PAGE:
"You would." There was a loud bang as one of the kiddies punted the football straight into my van's windscreen. I cringed, and the lad, who must have been all of seven or eight, froze for a moment, visibly worried he was going to cop it. Luckily he was never going to be the next David Beckham and the ball bounced off harmlessly. Play resumed as though nothing had happened, but I noticed one or two blokes giving their cars nervous glances.

"Well, of course. She's a lady with a dark, hidden past." Gary sighed wistfully. "We have so much in common."

"Hint all you like, I'm still not going there." Mainly because I was one hundred percent sure it was utter bullshit. On Gary's part, at least. The matter of my mum's dark, hidden past had been made painfully clear to me by Auntie Lol's cache of old letters.

Gary sighed again. Actually, this time it was more like a huff of exasperation. "I just think you should do something about it, before it's too late. People don't live forever." He shot me a significant look. "You of all people should know that."

"Oi, what am I — the angel of death?"

He pursed his lips. "Nooo . . . You're more like a harbinger."

"Whatever one of those is." I had a feeling I wasn't going to like it.

"A portent. A deadly warning." Gary beamed. "You're a banshee!"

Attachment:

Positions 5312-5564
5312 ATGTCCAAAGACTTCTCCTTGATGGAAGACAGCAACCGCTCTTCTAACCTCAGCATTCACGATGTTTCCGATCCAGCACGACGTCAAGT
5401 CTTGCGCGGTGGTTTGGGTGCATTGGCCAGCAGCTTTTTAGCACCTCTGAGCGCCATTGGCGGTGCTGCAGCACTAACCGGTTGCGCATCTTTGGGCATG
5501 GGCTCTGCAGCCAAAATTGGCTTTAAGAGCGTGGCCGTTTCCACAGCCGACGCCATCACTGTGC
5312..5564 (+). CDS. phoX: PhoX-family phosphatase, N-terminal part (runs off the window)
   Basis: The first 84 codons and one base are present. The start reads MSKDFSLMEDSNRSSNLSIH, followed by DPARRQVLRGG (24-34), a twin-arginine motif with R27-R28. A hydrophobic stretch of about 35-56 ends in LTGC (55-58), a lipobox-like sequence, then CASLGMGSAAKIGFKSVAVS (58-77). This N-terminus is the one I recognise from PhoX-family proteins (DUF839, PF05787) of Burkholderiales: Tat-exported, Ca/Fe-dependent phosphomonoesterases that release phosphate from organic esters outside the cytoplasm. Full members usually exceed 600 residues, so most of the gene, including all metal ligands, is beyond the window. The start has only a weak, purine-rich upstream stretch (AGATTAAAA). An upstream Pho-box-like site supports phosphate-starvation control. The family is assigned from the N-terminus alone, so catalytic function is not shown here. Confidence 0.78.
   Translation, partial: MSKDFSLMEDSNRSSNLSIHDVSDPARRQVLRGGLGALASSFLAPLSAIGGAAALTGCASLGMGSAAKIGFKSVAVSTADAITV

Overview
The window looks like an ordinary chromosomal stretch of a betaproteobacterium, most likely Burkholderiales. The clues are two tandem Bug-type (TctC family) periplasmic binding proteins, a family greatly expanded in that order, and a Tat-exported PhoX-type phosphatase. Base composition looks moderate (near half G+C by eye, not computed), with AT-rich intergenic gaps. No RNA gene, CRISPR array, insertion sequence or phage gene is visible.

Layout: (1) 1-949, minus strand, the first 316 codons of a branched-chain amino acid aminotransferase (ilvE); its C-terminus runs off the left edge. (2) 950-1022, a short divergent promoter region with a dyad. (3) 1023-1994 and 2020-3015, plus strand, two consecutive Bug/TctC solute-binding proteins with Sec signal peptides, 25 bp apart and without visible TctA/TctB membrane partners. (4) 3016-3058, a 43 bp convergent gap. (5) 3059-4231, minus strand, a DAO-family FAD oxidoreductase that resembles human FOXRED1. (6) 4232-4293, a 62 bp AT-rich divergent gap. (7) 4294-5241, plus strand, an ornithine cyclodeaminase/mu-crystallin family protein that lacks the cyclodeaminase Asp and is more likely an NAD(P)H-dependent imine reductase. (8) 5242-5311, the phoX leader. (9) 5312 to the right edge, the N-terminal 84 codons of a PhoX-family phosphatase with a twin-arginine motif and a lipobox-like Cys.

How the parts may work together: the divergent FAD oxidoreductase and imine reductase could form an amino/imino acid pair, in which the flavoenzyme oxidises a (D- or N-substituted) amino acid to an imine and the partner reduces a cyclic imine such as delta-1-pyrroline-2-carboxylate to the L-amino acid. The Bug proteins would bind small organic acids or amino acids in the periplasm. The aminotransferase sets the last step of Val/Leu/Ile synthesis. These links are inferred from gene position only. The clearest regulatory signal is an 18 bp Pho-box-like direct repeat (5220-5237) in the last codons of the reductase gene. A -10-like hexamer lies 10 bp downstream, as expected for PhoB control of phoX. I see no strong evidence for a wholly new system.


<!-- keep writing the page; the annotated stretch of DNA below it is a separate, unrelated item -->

"Oi. I'm not a bloody banshee. I turn up after the fact and find stuff, that's all. And there's no wailing involved either."

Gary shrugged. "I'm just saying, you seem to spend a lot of time in the company of corpses, that's all."

"Trust me, mate, I spend as little time as possible with 'em. So how's the wedding plans going?" Okay, as attempts to change the subject go, it was less than subtle, but Gary's never been able to resist talking about his love life.

"Famously, darling. I'm meeting up with Darren's parents tomorrow to discuss things."

"Yeah? This the first time you've met them?"

"Of course not. They see me as a surrogate child."

"So what're they like? Are they, you know . . ." I'd been about to say dwarves, but I bottled it. "A lot like him?"

"Oh, absolutely. Darren comes from a long line of market traders. He was selling fruit and veg before he was knee-high to a proverbial."

I wasn't going to touch the issue of Darren's height with a bargepole, proverbial or otherwise. "Let me guess, his first words were ‘two fer a pahnd'?"

"Something more along the lines of ‘firm and juicy,' I believe." Gary tossed down the last of his martini, then sucked the olive off his cocktail stick with a suggestive slurping sound.

"Want another?" I asked.

Gary pouted at his glass. "Just a Diet Coke, darling. Putting on weight now would be a disaster. And the same goes for you. A man of your height shows every extra ounce." He wagged a finger at me and chortled.

Bloody hell. It was bad enough when it was only Darren making the short-arse jokes.